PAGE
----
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The Osa Peninsula

The most biologically intense place on earth

Playa Carate, Península de Osa

The Osa Peninsula is located in the southern Pacific lowlands of Costa Rica, near the border with Panama and contains areas such as the Corcovado national park and the Golfo Dulce Forest Reserve. The forests of this region are the only moist or wet evergreen lowland forests that still exist on the Pacific coast of Central America.  The elevation ranges from sea level to 745 m on Cerro Rincón, Peninsula de Osa and the annual precipitation is up to 60 cm/year (~24 inches/year).; the soil types are diverse and the vegetation highly dynamic. The tallest trees exceed 150 feet in height.

The Costa Rica and western Panama mountain ranges serve as a giant barrier that separates moist and wet lowland rainforest species that originally dispersed from South America to both the Caribbean and southern Pacific lowlands. The mountains have caused reproductive isolation between populations of species that occurred in both areas. Over geologic time, the species diverged into separate species. This has contributed to a zone of endemism in the southern Pacific of Costa Rica.  Unfortunately, much of this region has been converted to pastureland and plantations for pineapple, rice and African palm oil, and is now threatened by illegal logging, poaching and gold mining, which are common economic activities in local communities.

Nevertheless, the worst environmental enemy for wildlife is global warming which will induce changes in communities of vegetation that are predicted to be large enough to affect biome integrity, and with it, the extinction of insects of the rainforest.

Habitat Fragmentation done by cultivation of African Palm oil, rice and pineapple. Rio Grande de Terraba, South Pacific of Costa Rica

Named by National Geographic as “the most biologically intense place on earth,” the Osa Peninsula is a true jewel of land, water, and wildlife. Covering an area of just 700 square miles on the southern Pacific coast of Costa Rica, the Osa’s geological history makes it home to a nearly unparalleled amount of biodiversity. The Peninsula is estimated to house 2.5% of the biodiversity of the entire world – while covering less than a thousandth of a percent of its total surface area – truly earning its title as the most biological intense place on earth.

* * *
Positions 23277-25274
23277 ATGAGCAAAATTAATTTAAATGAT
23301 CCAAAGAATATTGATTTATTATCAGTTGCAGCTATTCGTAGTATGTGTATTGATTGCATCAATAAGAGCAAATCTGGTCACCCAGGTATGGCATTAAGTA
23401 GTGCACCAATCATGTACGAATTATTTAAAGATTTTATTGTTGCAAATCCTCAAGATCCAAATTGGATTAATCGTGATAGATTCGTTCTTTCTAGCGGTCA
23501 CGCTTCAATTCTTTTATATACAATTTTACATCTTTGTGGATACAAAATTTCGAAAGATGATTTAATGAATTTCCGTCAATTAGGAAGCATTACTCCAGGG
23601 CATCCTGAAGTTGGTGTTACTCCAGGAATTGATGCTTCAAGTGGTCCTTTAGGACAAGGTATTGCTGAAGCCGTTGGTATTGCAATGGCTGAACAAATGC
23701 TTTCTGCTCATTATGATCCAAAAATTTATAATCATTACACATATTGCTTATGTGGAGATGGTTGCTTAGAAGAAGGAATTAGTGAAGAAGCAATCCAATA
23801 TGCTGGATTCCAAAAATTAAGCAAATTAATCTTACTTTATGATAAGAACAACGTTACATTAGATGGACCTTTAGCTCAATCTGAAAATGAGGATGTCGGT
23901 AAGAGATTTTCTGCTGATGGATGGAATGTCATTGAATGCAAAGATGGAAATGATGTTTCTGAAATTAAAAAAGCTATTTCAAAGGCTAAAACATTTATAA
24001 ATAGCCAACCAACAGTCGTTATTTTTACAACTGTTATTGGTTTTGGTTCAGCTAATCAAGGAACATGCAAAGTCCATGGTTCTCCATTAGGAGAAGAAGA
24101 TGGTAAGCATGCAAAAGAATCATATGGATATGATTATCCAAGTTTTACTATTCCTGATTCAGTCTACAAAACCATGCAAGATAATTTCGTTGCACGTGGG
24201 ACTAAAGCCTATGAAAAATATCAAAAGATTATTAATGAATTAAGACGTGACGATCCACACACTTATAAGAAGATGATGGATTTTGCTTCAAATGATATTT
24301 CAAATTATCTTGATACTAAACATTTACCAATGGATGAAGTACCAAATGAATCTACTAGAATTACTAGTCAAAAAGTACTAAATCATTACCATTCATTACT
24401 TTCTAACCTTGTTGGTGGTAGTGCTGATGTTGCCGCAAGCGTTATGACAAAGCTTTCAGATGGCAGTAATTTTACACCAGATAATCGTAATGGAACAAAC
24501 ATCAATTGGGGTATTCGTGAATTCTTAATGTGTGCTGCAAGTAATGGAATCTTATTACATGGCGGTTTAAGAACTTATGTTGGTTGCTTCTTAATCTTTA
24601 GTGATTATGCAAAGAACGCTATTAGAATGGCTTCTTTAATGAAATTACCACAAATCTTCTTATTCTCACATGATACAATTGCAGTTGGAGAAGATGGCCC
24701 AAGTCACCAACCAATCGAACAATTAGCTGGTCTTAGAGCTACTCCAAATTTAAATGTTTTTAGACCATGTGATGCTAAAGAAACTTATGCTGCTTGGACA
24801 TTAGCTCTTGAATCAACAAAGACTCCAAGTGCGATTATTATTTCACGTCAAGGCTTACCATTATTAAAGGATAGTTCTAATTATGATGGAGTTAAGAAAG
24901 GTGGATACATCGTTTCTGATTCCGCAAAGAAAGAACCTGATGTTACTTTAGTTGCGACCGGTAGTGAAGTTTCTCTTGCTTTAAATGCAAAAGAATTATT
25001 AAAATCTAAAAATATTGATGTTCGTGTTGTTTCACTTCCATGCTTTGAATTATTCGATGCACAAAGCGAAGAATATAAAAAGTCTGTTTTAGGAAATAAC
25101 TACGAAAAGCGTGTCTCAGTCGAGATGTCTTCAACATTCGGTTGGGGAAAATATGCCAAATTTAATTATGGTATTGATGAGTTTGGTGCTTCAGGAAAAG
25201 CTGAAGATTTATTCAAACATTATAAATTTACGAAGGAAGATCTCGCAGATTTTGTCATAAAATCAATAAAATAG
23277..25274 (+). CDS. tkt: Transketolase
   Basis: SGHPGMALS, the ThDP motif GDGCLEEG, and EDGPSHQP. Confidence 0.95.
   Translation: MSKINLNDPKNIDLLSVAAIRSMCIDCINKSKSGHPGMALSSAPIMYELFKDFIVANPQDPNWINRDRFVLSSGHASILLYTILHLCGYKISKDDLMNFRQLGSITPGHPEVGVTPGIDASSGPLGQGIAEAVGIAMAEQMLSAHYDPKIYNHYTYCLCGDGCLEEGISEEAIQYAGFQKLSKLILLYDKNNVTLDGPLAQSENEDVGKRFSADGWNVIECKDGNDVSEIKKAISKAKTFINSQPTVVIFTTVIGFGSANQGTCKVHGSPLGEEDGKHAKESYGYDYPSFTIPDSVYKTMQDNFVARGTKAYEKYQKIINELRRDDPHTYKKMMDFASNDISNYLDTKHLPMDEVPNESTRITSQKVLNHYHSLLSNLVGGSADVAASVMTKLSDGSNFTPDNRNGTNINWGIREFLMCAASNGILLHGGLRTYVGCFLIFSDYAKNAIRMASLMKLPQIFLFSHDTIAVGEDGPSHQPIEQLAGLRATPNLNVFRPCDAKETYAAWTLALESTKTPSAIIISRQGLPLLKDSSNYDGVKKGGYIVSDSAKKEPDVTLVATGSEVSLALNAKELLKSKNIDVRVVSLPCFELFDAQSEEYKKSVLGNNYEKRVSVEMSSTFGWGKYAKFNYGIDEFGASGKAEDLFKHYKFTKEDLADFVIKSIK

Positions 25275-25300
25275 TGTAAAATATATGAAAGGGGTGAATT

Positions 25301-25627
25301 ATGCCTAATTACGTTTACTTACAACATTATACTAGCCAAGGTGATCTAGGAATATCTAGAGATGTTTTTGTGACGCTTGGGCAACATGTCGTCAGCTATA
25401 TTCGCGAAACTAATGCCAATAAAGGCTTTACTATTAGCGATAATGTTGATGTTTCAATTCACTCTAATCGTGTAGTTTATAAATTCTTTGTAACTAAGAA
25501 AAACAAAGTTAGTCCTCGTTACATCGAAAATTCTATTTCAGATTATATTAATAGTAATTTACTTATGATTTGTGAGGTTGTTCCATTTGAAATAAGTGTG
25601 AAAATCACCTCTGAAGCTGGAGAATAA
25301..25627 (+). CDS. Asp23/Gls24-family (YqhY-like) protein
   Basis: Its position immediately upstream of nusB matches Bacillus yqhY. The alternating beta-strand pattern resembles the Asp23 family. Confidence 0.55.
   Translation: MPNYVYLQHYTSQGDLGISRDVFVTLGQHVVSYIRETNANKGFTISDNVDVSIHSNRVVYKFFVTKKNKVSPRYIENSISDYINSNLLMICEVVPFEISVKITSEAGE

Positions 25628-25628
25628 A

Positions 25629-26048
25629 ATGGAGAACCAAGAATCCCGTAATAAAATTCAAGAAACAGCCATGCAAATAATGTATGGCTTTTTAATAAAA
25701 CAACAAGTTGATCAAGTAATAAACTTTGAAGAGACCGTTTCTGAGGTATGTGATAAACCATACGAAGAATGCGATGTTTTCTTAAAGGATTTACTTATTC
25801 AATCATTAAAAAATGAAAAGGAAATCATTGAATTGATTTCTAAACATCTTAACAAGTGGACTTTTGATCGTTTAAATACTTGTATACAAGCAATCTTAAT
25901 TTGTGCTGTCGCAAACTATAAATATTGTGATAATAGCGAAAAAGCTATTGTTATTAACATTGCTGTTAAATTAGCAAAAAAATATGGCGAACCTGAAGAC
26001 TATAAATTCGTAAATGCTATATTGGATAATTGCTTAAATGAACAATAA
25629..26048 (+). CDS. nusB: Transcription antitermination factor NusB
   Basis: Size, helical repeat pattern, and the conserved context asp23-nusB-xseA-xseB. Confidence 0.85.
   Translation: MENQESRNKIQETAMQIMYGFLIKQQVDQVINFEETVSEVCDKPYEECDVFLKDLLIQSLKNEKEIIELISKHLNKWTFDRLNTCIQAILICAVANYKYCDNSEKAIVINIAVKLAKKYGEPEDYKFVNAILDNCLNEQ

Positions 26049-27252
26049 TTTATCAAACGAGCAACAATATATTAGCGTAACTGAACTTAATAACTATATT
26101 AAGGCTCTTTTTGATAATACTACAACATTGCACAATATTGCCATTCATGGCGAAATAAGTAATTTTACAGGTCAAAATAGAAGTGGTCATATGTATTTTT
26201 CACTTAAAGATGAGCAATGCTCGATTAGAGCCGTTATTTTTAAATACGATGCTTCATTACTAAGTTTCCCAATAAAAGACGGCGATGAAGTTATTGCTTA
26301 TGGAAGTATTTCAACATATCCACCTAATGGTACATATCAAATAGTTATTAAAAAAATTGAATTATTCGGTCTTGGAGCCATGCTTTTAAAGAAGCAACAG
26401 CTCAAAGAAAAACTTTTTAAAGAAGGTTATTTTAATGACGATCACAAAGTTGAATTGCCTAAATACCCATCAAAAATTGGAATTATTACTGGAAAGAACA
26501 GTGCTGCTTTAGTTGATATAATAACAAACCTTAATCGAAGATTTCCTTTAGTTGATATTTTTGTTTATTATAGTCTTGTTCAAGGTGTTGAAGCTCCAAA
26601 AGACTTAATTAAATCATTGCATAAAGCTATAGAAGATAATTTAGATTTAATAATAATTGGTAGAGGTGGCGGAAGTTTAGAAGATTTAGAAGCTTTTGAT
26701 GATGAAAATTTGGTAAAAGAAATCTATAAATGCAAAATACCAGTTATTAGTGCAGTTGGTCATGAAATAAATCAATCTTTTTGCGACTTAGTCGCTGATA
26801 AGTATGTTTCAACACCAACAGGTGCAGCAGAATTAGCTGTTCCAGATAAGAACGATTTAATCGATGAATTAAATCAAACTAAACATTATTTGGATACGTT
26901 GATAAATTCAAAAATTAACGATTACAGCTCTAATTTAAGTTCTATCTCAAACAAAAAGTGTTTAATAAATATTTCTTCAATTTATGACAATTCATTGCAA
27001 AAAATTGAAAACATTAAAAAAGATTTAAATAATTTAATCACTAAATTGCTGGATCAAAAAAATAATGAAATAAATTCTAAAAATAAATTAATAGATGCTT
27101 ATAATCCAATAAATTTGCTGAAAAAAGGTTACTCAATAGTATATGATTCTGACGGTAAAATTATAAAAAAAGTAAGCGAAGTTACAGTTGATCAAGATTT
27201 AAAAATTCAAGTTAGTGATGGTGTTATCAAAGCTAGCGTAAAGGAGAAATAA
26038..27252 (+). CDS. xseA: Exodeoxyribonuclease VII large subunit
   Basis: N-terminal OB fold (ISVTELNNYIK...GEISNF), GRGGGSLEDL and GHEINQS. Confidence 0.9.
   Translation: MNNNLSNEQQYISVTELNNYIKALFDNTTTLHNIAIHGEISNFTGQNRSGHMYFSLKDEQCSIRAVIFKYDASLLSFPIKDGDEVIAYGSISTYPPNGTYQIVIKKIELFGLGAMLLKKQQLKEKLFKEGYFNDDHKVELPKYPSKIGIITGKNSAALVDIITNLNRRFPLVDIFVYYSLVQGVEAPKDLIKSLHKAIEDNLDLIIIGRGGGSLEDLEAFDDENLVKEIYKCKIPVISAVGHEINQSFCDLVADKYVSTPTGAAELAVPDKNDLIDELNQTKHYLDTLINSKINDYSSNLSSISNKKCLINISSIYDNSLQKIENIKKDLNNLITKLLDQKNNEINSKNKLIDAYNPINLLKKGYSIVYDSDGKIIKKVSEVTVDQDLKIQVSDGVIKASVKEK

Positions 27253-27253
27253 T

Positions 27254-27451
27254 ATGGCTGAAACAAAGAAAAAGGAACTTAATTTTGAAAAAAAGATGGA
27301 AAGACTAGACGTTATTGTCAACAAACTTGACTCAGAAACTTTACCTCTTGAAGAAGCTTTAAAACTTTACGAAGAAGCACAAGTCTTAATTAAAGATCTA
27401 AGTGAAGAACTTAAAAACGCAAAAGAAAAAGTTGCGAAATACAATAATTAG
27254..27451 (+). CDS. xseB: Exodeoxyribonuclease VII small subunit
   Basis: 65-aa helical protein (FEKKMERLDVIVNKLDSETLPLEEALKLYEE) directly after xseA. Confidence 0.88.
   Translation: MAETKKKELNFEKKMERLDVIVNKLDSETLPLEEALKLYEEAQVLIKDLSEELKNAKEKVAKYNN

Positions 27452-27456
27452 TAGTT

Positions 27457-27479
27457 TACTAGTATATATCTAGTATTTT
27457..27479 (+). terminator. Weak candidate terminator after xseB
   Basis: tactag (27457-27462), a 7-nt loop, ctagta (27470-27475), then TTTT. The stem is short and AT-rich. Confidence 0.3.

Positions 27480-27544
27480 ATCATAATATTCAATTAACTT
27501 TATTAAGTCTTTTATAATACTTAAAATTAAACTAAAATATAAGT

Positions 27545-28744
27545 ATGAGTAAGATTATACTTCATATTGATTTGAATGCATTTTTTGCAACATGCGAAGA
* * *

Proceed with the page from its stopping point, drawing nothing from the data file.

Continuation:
Gold miner, Playa Carate, Península de Osa.

The Osa packs an unparalleled amount of land and marine species and diverse ecosystems in an incredibly small area, including:

  • The most significant wetland ecosystem and mangrove forests of Central America
  • The largest remaining tract of lowland rainforest in Pacific Mesoamerica
  • 2-3% of flora found nowhere else in the world
  • 323 endemic species of plants and vertebrates
  • The largest population of scarlet macaws in Central America
  • More than 4,000 vascular plants
  • More than 10,000 insects
  • More than 700 species of trees (which is more than all the Northern temperate regions combined)
  • 463 species of birds
  • 140 mammals, including a new record for Costa Rica made by our organization (https://dx.doi.org/10.15560/11.5.1745)
  • 4 species of sea turtles